Distance medley, shot put highlight Texas Relays for Longhorn men

Marcus Krum

When Alex Rogers received the baton with one mile left in the distance medley relay at the 91st Clyde Littlefield Texas Relays, he knew he had work to do. Sitting in third place, neck-and-neck with the teams from Texas A&M and Houston, the junior was not going to go down quietly on his home track.

Rogers kicked into gear halfway through the final lap, sprinting by the remainder of the pack on the final turn.

“I made three surges, and they matched every single one flawlessly,” Rogers said. “With 300 (meters) to go, I said I can’t make small moves anymore — I have to make the move. From 300 to 200, I was winding it up, and then with 200 (meters left) I just had to let it go.”

Rogers held his pace, flashing the horns as he crossed the finish line to the liking of the home crowd, which let out a roar.

“That was quite a feeling,” Rogers said. “The emotions, the pride and the excitement — it was all incredible. To do it in front of a home crowd, it doesn’t get much sweeter than that.”

For others, however, this was the grand finale of a career of competing at this meet. Senior Fabian Dohmann needed all six of his throws in the javelin to perform up to his standard, using his final throw to jump up from seventh to second in his final Texas Relays competition.

“I told myself, ‘I cannot get beaten like this in my last home meet,’” Dohmann said. “I’m glad I pulled it off in the very end. It would have been a very bitter flavor if I had not ended with that.”

For some, like freshman Tripp Piperi, this was their first experience competing at Mike A. Myers Stadium as Longhorns. Piperi was able to channel the excitement of throwing in front of the crowd to win the first outdoor meet of his collegiate career, this time throwing 19.6 meters.

“It feels awesome,” Piperi said. “I love coming to this meet, I love competing in front of everybody, it’s a great opportunity, and it feels amazing.”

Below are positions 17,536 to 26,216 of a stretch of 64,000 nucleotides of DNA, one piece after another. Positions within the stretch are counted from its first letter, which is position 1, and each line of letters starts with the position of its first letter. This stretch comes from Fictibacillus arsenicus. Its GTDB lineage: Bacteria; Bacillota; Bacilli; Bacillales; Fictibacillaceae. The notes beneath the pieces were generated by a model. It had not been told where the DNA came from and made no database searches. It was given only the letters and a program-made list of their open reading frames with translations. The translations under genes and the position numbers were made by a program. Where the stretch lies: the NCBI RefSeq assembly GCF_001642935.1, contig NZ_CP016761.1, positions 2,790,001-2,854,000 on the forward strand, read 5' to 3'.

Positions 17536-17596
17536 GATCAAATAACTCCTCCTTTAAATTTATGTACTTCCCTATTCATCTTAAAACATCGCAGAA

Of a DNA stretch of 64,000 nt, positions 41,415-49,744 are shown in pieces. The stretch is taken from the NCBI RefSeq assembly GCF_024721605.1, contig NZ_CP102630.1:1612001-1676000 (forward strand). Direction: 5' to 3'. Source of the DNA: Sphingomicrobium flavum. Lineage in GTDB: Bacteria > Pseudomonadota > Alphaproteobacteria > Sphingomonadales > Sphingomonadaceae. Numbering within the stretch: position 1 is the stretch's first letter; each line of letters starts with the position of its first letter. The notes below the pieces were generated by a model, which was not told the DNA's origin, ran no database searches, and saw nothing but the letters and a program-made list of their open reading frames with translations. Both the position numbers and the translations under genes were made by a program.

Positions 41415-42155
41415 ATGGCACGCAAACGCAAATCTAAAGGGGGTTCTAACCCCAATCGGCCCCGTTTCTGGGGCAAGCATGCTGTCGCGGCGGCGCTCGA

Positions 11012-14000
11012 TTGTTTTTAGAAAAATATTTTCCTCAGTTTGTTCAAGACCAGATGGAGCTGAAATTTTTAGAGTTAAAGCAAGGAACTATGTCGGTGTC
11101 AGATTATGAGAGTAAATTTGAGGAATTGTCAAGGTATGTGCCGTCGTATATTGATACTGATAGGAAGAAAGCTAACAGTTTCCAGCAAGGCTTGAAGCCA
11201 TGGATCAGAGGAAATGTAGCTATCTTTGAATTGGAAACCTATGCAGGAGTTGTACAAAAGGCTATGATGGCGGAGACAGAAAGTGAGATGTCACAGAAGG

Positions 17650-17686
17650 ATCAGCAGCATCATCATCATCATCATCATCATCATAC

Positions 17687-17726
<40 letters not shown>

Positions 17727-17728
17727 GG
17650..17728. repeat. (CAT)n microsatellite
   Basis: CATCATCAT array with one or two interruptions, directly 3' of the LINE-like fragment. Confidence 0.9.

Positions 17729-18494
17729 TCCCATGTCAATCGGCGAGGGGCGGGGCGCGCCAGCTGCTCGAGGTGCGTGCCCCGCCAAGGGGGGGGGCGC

Coming off an All-American performance in his first indoor track season, Piperi looked for a solid start to begin his outdoor career. His emotion after several big throws on the day was infectious with the rest of the team.

“His antics — he gets so excited. He’s so invested in it,” Texas interim head coach Tonja Buford-Bailey said. “He’s just such a great inspiration to watch.”

But not every Longhorn found continued success from the indoor season. Indoor triple jump national champion O’Brien Wasome finished 10th in the event on Friday. But the sophomore was not worried about his performance heading into the meat of the outdoor season.

“I’m not feeling too bad. I fouled my first two jumps, but they felt really good, like how indoor felt,” Wasome said. “I’m just going to be confident that I felt how I felt at nationals, maybe better. I’m just enjoying it.”

The week at the Texas Relays was a gauge of the work that needs be put in the rest of the season. In just the first outdoor meet of the year, the Longhorns were able to display why they are ranked in the NCAA preseason top 20 with several big performances to begin the season.

“I was pretty satisfied. We had some ups and downs,” Buford-Bailey said. “It was just good to have people come out and get a good race under their belts. Through the week, just seeing some bright spots is really encouraging.”